This article was originally published in Maclean's Magazine on November 21, 2005
Test-tube Meat Being Developed
The dinner table was set formally for the featured meal: frog muscle cells grown in petri dishes that had been fashioned into two bioengineered "steaks." Guests were invited to share the coin-sized medallions of jiggly flesh marinated in calvados and fried in garlic and honey. Honours for the unusual dish went to "chef" Oron Catts, artistic director of SymbioticA, a laboratory that explores science through art at the University of Western Australia in Perth. The occasion was an installation titled Disembodied Cuisine, presented in 2003 at L'Art Biotech, an international exhibit in Nantes, France. The art project's objective was to explore "victimless meat consumption," a.k.a. "steaks for non-killers." (At the petri-dish meal, two terrariums with frogs whose lives had been symbolically spared sat off to the side.)
The project was also trying to probe "the apparent uneasiness people feel when someone messes with their food." Imagine how consumers will feel when they realize this isn't just the realm of art projects, and that food scientists are currently studying ways to replace the chickens, pigs and cows on our dinner plates with artificial meat grown in industrial-sized fermentation vats.
Proponents of in vitro-cultured meat production are quick to point to conventional farming's shortcomings. Animals crammed together, they note, incubate diseases such as avian flu and mad cow, both human health threats. Then there's the environmental question of what to do with all that effluent from livestock, as well as issues of animal cruelty. While the test-tube pork chop is perhaps 15 years in the future, in vitro-processed meat for chicken nuggets, hot dogs, sausages or hamburgers is well within reach, says Jason Matheny, an agricultural policy scientist at the University of Maryland. "Most people don't care enough about where their meat comes from or how it's ultimately produced," he says. "What they want is something that is healthy, tastes good and is relatively cheap."
Matheny envisions meat factories housing 10,000-litre tanks with built-in stirrers. Muscle cells would likely have to be sprayed onto plastic sheets (they require something to latch onto, otherwise they will not multiply), which would then be lowered into so-called bioreactors filled with, perhaps, a mushroom- or soybean-based nutrient broth. There, the cells would feed, divide in two, and repeat the process until harvested.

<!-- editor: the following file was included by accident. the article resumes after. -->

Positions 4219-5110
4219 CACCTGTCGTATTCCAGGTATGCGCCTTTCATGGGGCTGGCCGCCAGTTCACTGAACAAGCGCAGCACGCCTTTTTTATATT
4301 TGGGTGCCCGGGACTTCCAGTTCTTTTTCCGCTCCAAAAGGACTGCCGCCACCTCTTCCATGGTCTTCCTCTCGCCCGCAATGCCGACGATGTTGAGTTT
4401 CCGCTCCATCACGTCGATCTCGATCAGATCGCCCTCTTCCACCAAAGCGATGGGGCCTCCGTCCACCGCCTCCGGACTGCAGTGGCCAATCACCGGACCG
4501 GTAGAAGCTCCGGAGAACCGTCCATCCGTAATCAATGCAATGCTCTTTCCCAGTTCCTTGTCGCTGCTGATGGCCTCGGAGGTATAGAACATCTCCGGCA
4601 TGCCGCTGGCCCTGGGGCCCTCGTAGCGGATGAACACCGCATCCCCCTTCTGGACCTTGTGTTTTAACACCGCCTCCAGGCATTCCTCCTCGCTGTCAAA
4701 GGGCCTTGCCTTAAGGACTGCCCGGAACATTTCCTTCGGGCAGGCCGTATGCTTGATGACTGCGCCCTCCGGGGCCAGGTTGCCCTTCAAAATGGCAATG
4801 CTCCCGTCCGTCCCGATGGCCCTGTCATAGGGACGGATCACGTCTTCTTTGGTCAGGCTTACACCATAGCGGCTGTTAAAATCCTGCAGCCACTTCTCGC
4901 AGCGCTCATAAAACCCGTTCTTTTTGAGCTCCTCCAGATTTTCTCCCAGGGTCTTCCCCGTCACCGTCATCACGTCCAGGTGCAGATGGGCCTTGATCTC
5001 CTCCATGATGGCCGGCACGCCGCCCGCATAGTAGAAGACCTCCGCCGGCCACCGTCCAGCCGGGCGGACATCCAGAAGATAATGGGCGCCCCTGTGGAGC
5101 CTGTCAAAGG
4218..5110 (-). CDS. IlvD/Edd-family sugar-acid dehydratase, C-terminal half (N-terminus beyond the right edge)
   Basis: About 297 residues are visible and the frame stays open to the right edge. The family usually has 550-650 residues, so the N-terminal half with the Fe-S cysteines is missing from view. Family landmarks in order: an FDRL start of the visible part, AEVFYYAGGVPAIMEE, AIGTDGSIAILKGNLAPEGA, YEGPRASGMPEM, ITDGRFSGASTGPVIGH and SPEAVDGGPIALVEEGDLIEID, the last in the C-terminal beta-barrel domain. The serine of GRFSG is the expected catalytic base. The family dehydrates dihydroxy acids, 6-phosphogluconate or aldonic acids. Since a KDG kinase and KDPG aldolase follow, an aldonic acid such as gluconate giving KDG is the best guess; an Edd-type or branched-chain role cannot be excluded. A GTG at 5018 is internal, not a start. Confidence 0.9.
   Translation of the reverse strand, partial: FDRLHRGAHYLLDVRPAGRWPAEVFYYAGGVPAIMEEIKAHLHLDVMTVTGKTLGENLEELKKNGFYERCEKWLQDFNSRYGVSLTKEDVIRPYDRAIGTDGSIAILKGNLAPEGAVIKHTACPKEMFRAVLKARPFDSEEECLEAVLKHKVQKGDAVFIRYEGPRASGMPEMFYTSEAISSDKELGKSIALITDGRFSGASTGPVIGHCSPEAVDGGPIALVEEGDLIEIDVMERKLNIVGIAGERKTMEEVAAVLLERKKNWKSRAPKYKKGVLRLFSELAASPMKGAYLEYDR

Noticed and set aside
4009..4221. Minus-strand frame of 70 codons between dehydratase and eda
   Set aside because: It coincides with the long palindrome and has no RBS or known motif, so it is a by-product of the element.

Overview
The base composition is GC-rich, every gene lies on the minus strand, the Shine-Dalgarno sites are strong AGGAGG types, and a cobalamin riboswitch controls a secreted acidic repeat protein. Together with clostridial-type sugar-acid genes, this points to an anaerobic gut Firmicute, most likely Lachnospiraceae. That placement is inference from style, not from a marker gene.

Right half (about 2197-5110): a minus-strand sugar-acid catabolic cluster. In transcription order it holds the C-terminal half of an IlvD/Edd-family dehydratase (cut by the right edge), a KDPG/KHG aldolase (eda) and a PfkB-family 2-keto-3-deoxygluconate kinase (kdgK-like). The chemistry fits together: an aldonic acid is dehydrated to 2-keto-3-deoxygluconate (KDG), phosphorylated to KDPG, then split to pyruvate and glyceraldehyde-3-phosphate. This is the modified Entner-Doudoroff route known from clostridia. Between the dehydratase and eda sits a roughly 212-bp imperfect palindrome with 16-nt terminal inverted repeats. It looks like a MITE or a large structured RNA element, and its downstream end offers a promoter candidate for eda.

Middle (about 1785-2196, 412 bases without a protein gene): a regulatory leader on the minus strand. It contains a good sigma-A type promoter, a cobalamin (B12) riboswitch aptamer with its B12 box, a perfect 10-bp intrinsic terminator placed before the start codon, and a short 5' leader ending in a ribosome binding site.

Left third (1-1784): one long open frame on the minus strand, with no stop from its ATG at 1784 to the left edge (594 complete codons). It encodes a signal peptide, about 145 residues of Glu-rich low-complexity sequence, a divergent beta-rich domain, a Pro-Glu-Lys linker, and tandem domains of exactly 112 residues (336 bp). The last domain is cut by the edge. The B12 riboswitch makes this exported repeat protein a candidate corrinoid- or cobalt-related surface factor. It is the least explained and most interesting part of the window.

Some of the most advanced work in this area is being conducted in the Netherlands by Henk Haagsman, professor of meat science at Utrecht University. Together with researchers at Eindhoven University of Technology and the University of Amsterdam, Haagsman wants to prove, within four years, that it is indeed possible to grow industrial quantities of porcine cells destined for our grocery shelves. Work started last April, with more than $6 million in funding provided by, among others, Holland's department of economic affairs and Dutch sausage maker Stegeman, a division of Chicago-based Sara Lee Corp. Any consumer reluctance, says Haagsman, can be overcome by a frank public airing of the issue's pros and cons. "There was a lot of opposition to genetically modified plant foods," he says. "Now, people just eat them."
When Paul Kosnik, vice-president of engineering at Tissue Genesis Inc. in Honolulu, was at the University of Michigan in the late 1990s, he co-invented what he describes as today's leading technique for growing muscle tissue. Kosnik thinks the Dutch effort at culturing meat has a good chance of succeeding, but that the method will be prohibitively expensive and may initially only be used in space travel. "Cows turn grass and water into meat extremely efficiently," Kosnik says. "We operate at only a very small fraction of the efficiency at which nature does."
Nature, for the moment, also still tastes better. In Catts's art experiment, the fibrous material on which the frog cells had been grown did not biodegrade as expected. Catts says he wasn't surprised that some people spat out their "steak." "The end result," he says, "was eating something more like jelly on fabric."
See also BIOTECHNOLOGY.
Maclean's November 21, 2005